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The death of smartphones is happening

In this science fiction story, we talk about a world where smartphones are dead, and they have been replaced by something far more exciting and innovative.

If you do not understand the difference between a Choco Lava cake and a Devil’s Dinner cake then you probably shouldn’t be running a bakery”, barked Dheeraj impatiently. The irony between his name and his demeanour was not lost on anyone in the room. But right now, what mattered most was getting these idiots to understand their mistake and get a replacement made in time. As he looked up the order receipt on his smart lenses, dealing with the clutter of his daily documents folder was unavoidable. He was placing some of those virtual files on the table next to him, when the receipt was finally projected on the counter in front of him. He tapped the AR table and hit ‘Public’ on the visibility settings.

“Look. Black forest 1kg cake made with Ghana Dark chocolate”, he stated as the baker copied the bill onto his own memory with a swipe on the table, “that was the order. Now, how long until you get it right?”

“Two hours Monsieur. We’ll be doing this on priority”

Dhiraj saved the recorded clip to his auxiliary memory card, stored in a crevice behind his ear. They weren’t getting away with this on his sister’s birthday.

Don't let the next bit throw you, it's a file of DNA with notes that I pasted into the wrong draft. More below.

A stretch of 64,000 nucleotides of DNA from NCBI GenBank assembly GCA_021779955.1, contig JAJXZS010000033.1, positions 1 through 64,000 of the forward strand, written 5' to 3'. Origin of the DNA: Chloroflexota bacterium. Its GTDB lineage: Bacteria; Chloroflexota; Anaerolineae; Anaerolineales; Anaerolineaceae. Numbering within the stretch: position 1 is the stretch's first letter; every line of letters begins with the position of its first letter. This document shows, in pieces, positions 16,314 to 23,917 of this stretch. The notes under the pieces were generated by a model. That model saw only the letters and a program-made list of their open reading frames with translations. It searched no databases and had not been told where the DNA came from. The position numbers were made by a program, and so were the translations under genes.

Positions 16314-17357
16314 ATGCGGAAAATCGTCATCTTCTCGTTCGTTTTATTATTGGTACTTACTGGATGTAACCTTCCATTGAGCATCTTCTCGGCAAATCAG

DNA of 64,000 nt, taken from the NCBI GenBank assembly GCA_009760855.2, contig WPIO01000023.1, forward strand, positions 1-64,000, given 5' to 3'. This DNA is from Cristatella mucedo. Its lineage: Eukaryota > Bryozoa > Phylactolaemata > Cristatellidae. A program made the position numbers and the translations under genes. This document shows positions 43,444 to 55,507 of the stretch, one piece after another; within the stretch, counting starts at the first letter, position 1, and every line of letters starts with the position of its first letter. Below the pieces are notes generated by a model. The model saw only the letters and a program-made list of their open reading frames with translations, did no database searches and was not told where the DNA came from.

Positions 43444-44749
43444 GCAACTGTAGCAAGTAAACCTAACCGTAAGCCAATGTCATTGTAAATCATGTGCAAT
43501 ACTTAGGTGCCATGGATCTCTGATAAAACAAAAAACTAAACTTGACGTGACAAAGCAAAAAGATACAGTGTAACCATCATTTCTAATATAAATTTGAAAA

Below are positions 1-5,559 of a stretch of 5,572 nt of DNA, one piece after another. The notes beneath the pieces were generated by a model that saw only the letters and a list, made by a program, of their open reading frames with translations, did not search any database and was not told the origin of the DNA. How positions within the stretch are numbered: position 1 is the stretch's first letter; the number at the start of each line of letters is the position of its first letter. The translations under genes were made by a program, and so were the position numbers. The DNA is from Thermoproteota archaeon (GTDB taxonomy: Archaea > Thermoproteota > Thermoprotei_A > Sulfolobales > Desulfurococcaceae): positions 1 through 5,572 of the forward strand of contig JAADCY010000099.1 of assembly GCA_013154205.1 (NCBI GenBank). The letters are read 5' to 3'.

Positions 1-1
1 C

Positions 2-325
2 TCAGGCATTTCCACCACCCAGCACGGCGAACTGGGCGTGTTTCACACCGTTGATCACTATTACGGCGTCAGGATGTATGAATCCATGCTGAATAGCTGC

The cab was about 10 minutes away. He brought up the clip he had just saved on to the table in the waiting area. Zooming onto the baker, he checked his name tag – M Beaumont. Well, if being French meant being incompetent, he’d rather have a good old Indian halwai make his sweet dishes any day. He checked the mini-map overlay on his palm once again – the cab was still about 4 minutes away. That should be reasonably close to fire up the bigger AR map overlay. Dhiraj stepped out of the foyer and tapped the side of his head twice to bring up the Epherim dashboard. After the downfall of most major smartphone manufacturers over the last 4-5 years, Epherim had risen from their ashes as a conglomerate comprising of the best software and hardware talent from the world of tech. And their flagship product, the Epherim dashboard, was now used in a multitude of devices – be it in AR, onboard computing or even dedicated terminals. Their own wearables were the most widely used products in the world right now.

Augmented reality
Using augmented reality to tell a person’s mood and even health is coming soon